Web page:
Take, for example, the Portuguese market for genre fiction, which is tiny-a print run of 1,500 would be average. We were, half jokingly, half seriously, introduced to Portugal’s “SF writers” (João Barreiros and Luís Filipe Silva) and “only Horror writer” (the incomparable David Soares, who also creates graphic novels). Half-jokingly in that these writers represented perhaps the majority of successfully published homegrown Portuguese SF and horror writers (many more are struggling to achieve publication).

In Portugal, the terms “Science Fiction” and “Fantasy” are often seen as a detriment to sales, and the most common result is the attempt to disguise SF/F as something else-and then compare it to Borges, who is wildly popular in Portugal. This is certainly the tact taken with my own collection from Livros de Areia, one of the smaller presses (despite having published Eduardo Galeano, Jerzy Kosinski, and other well-known writers).

Problems of publishing genre in Portugal also include the sudden collapse of the SF/F infrastructure in Portugal about a decade ago and, at least according to some writers I talked to, that only three decades have passed since the overthrow of an authoritarian dictatorship in a military coup (not to mention, an educational system that is still in severe disarray).

This sense of history still impinging on the literature of the present became a recurring theme, especially in places like the Czech Republic, Romania, and Germany. Events like the fall of Communism might seem as if they happened long ago, but it has only been a generation or so, and that’s not long enough for the wounds to have healed or some societies to have completely recovered from the harm done to them.

However, there’s a difference between a lack of institutional support and the full-on passion and effort of individuals, and there are many committed people in the current SF/F scene. In addition to the efforts of Joao Seixas and Pedro Marques from Livros, Luís Corte Real’s commitment to his publishing house Saída de Emergência has resulted in several exciting projects, like the translation of Alan Moore’s novel into Portuguese. Another activist in the scene is the translator and editor Luis Rodrigues, the man largely responsible for the dialogue between Portuguese SF/F and the English-speaking world through his Fantastic Metropolis website and corresponding anthology, Breaking Windows.

Rodrigues bemoans what he calls a vicious cycle: “Everything is done on the cheap, due to the flimsiness of the market and also because most publishers don’t take SF/F seriously enough themselves. So they take the cheapest books and translators they can find (usually translation students or people with no training at all), which only keeps readers from investing in Portuguese genre editions. Things are either done for the love and with some sacrifice, or done poorly, and you can’t reach critical mass with bad books or butchered classics….We have a long, long road ahead of us.”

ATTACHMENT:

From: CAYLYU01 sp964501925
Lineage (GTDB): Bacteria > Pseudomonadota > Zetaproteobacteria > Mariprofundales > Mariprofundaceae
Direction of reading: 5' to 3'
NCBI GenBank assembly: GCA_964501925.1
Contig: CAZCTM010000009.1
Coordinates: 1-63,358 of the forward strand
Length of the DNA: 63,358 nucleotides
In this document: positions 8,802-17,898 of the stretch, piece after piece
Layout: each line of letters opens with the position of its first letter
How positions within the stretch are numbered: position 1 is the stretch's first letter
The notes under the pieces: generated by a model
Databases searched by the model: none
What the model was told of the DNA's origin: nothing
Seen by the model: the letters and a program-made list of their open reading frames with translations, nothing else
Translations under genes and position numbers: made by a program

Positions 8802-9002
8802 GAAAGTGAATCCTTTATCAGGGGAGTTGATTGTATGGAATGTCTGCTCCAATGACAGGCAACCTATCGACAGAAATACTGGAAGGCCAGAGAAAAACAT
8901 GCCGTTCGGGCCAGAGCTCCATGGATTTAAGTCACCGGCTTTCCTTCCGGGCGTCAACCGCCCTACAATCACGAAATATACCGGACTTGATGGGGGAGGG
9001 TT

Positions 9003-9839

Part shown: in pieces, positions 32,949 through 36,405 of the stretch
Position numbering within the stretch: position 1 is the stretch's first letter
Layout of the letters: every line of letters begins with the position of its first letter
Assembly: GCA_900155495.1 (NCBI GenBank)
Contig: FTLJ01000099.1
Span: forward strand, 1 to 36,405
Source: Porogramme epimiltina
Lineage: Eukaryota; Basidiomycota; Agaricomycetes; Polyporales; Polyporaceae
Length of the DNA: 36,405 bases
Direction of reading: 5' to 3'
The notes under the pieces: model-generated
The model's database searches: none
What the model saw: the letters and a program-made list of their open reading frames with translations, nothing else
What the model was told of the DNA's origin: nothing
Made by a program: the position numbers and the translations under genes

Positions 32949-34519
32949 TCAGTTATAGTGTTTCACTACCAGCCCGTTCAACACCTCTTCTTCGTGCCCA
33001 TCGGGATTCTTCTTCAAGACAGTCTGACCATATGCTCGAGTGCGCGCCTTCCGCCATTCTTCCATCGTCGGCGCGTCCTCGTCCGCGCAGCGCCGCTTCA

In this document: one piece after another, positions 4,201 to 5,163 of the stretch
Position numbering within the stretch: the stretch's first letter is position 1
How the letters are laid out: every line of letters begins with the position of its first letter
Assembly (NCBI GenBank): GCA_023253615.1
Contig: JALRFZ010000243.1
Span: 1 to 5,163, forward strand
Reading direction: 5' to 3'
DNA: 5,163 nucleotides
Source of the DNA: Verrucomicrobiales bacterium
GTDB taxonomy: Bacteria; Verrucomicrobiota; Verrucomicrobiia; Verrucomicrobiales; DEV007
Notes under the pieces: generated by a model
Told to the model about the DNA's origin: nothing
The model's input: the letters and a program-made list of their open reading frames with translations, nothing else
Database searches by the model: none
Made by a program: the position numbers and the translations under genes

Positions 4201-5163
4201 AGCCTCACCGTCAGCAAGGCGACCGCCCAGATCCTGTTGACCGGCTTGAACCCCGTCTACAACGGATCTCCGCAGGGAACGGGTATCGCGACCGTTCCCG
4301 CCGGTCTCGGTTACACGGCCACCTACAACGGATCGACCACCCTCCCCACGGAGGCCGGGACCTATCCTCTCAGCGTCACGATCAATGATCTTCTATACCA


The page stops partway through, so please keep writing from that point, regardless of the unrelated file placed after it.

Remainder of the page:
This may be true, but my perception of the Portuguese SF/F scene was rather less jaded: I saw many pragmatic people working very hard for the fiction they love to read and write.

The World is at an End - first report

    This will be the first of my postings regarding this awful day. A lot has happened since daybreak, and a lot is going to happen, I'm sure, before this day is done. It's getting harder to get into the internet or make phone calls. Communications are breaking up all the time. I just wanted to assure everybody that knows me that I'm ok, so far. I'm home, they haven't got into my neighborhood yet. New developments have been reveled, most of them very surprising.

    I admit that at first I didn't link the growing noise of honking and shouting with any bizarre incident, even though it is a city holiday and the streets were supposedly quiet this early in the morning. I didn't want anything to disturb our breakfast with the nice but distant German representatives, not only for my sake but largely because our continuing dead-end attempts on getting the business out of the ground was starting to affect my business associate very noticeably. I admit I was ready to go back to the employment websites and look for something else, but he won't accept failure and that's why he was behaving like a drowning man in high seas. He even held the senior German's arm when the man tried to get up and find out why everybody in the bar had moved to the windows and were gazing in disbelief. I told my friend to take it easy, but he just stood up and went to the waiter to get another espresso. I realized then that the noise hadn't subsided, in fact it was increasing. And everybody was making comments in several languages that expressed chock and surprise. I managed to get into a spot besides my clients-to-be.